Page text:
Being an exposition, in a series of essays by representative Baptist Ministers, of the distinctive points of


Edited by
Rev. Charles A. Jenkens
of North Carolina



In no spirit of controversy is this volume sent, forth. Its aim is not to kindle strife, but to impart truth. Every religious denomination, perhaps, that wields a very extensive influence among men, has a formulated creed. The Mohammedans have their Koran ; the Catholics, their long-established ritual ; the Episcopalians, their Book of Common Prayer; the Methodists, their Discipline ; the Presbyterians, their Confession of Faith; and the Baptists, the Gospel of their Lord. While. Baptists have no rule of faith other than the Scriptures, and while they point every inquirer after divine truth to the Word of God as the ground-of his belief, it has, nevertheless, been deemed expedient to give prominence to those great truths which separate them, more or less widely, from the rest of mankind.
        To further this end, an endeavor has been made to secure talent and learning second to none in the denomination. How far the effort has met with success, let others judge.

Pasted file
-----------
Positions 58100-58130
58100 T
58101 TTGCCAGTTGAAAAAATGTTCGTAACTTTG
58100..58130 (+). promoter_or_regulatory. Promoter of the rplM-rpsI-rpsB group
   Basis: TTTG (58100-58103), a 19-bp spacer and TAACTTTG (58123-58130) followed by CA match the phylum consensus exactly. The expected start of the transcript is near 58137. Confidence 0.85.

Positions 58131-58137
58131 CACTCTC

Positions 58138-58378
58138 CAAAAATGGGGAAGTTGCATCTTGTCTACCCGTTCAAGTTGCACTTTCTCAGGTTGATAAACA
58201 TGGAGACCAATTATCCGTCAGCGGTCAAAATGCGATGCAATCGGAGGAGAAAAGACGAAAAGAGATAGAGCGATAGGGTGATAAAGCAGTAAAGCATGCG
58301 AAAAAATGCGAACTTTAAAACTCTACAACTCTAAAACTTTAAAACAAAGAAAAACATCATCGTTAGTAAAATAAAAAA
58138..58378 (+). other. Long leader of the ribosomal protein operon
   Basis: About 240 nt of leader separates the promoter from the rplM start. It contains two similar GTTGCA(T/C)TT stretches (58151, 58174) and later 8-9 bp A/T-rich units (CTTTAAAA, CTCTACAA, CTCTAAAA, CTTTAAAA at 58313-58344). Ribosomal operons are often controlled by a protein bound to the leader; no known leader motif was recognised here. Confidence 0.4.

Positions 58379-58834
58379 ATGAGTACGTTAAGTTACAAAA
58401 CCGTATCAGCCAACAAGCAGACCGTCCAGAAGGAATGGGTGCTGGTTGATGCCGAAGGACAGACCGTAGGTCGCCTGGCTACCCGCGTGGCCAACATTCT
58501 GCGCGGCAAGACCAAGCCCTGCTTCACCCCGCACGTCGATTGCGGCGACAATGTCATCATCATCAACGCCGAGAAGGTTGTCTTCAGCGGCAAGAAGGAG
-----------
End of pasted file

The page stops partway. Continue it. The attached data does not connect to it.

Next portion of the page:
As to the desirability of such a work, there can be but one opinion among those who love the coming of their Lord, and believe the Gospel of Christ to be the power of God unto salvation to everyone that believeth. The tendency to ignore doctrinal teaching is too sadly prevalent; and hence, the rich instruction contained in the doctrines is lost to many. It is hoped, however, that thousands of Baptists, by reading these pages, may be brought to rejoice in the faith once delivered to the saints, and to realize fully that their creed is from heaven.
        All the articles, with the exception of two, have been obtained from the authors expressly for this Work. Spurgeon's Sermon on Baptismal Regeneration and Fuller's discourse on Predestination are taken by permission from their published Sermons.
        If, under the direction and blessing of the Great Head of the Church, this book shall prove the humble means of establishing those whose faith is Scriptural, and of bringing many who are in error to a knowledge of the truth as it is in Jesus, the editor will not regret the anxiety it has caused him.

Franklinton, N. C., Jan. 1880.


Baptist Faith and Practice - By Rev. Thomas Armitage, D.D., N.Y.

The Biblical Doctrine of the Trinity - By Rev. Alvah Hovey, D.D. President of Newton Theological Institution, Mass.